Gaudi and Takemitsu: perfect combo
(5 out of 5 stars)
"This is a great tour through the works of the brilliant, one-of-a-kind architect Antonio Gaudi. Find some pictures of his work on the net, and, if you're impressed, you'll like this movie. The cinematography is perfect, tracking and panning slowly over his work, so you can take it in. As if Gaudi's work wasn't enough, it also features music by the great Toru Takemitsu, who is the ultimate tour guide, much better than the narrator a lesser documentary on Gaudi might have provided. Instead of rattling off information, Takemitsu offers mood and atmosphere to compliment Gaudi's visuals perfectly. Together they offer a haunting, hallucinatory experience."
Fantasy As Reality: A Small Feast of Antonio Gaudi
(5 out of 5 stars)
"A well-crafted film that provides a tantalizing glimpse of some of Gaudi's most famous work. With the exception of a brief interview with one of Gaudi's contemporaries, there is no narrative or dialogue. Rather, the film is a riveting visual feast; excellent cinematography with a unique musical score that complements the architecture shown. Occasional English sub-titles identify buildings, locations and dates of construction. The film opens with a brief look at the culture of Spain in the medieval period through its art and architecture, establishing a background against which to juxtapose Gaudi's radical departure from the historical past. Little is told of Gaudi's life; instead this film concentrates on some of his more notable work and does so brilliantly. It leaves one wanting more...much more! Who was this man? How did he do it? What else did he design? This feast for the eyes and ears can be understood easily by non-English speakers. Highly recommended!"
Beautifully captured images of Gaudi's work.
Wayne E. Barry | San Francisco, California | 11/12/2002
(4 out of 5 stars)
"When I first saw this film, I did not know what to expect. One thing is there is no dialogue, just footage of the glorious city of Barcelona and the effect Gaudi's work had on the place. It's beautiful, surreal and an extremely awe inspiring experience to view it all on film. There is a depth to this film which words cannot convey, only seeing this film can one appreciate Gaudi and the city of Barcelona. A city imbued with enormous beauty and creative genius. One can feel great pride for the Catalan people by just his (Gaudi's) example alone. Well worth your time to see!"
Sound and image
LGwriter | Astoria, N.Y. United States | 02/27/2006
(4 out of 5 stars)
"For those used to the more linear approach to documentaries seen in American and European docs, this 1984 film will come as either a revelation or a bore (see one of the below reviews). But the director, Hiroshi Teshigahara--who had previously made several films with the composer Toru Takemitsu (all based on the writing of Kobo Abe)--here takes an unusual approach to the documentary, almost completely eschewing voiceover or any linear narrative perspective to instead immerse the viewer in the brilliance that was Antonio Gaudi.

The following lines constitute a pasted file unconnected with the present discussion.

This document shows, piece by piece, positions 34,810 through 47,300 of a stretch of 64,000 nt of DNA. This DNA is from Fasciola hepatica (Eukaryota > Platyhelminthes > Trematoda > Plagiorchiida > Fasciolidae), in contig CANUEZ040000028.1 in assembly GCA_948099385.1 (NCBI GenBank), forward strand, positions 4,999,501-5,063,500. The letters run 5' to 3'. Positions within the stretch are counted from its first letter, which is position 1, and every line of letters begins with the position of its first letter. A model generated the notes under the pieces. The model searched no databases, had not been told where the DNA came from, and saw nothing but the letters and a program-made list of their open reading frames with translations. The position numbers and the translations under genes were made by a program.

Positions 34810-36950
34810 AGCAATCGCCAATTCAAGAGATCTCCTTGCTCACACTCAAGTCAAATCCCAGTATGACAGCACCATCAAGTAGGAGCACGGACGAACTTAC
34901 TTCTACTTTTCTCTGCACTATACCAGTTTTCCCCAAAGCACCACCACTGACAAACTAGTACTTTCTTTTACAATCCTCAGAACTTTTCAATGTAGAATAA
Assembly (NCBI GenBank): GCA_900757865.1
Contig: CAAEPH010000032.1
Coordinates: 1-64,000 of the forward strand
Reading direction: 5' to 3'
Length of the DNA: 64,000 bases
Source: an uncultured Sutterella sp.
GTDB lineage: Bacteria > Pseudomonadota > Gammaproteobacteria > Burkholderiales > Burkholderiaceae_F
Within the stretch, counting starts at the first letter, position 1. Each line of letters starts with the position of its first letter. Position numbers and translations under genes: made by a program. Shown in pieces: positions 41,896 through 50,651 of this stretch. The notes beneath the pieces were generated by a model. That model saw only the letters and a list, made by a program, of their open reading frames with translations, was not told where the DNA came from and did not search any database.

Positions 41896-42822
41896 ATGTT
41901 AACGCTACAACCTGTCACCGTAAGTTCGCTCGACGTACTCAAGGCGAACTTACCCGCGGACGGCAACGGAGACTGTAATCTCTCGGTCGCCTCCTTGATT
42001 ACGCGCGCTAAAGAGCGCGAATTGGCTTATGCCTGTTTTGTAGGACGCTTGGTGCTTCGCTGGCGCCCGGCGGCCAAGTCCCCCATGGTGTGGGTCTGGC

Some people know Gaudi was the architect who designed and built highly original cathedrals (principally the Sagrada Familia) and other buildings in Barcelona. But what they may not know is that he was also a ceramics artist and a sculptor. Teshigahara lovingly and meticulously guides and glides us through the surreal archiect's work, comprising not only the aforementioned structures, but also buttresses, apartment building exteriors and interiors both, gates, ceilings, and all manner of unusual and strikingly organic shapes--a group of stone columns uncannily resembles a clump of trees--that amaze the viewer.
All the while, Takemitsu's music provides a unique complement to these startling visual images, often juxtaposing stark experimental sequences with their opposite--rigidly formal church music. The contrast of the two is an intriguing mix and a perfect match to what we are seeing. Gaudi was strongly religious, yat at the same time boldly innovative in his designs. Nowhere else on earth will anyone ever see buildings and structures like they will in Barcelona.
Near the end of the film, a Japanese narrator translates Spanish into Japanese--the Spanish is that of a student of Gaudi's; meanwhile, English subtitles appear at the bottom of the screen. The student speaks of his teacher, and that is the only "text" we are privy to in learning something about him. But it is very short, and soon after, the film ends. Teshigahara means, of course, for Gaudi's work to speak for itself, but he is also, I think, saying that there is something more to these breathtaking forms than just the sensuous pleasure of seeing them. There is, we could likely say, a mystical sense of what Gaudi was trying to do...
Highly recommended. Nothing else like this documentary anywhere. Unfortunately as of this writing, February 2006, the DVD is out of print."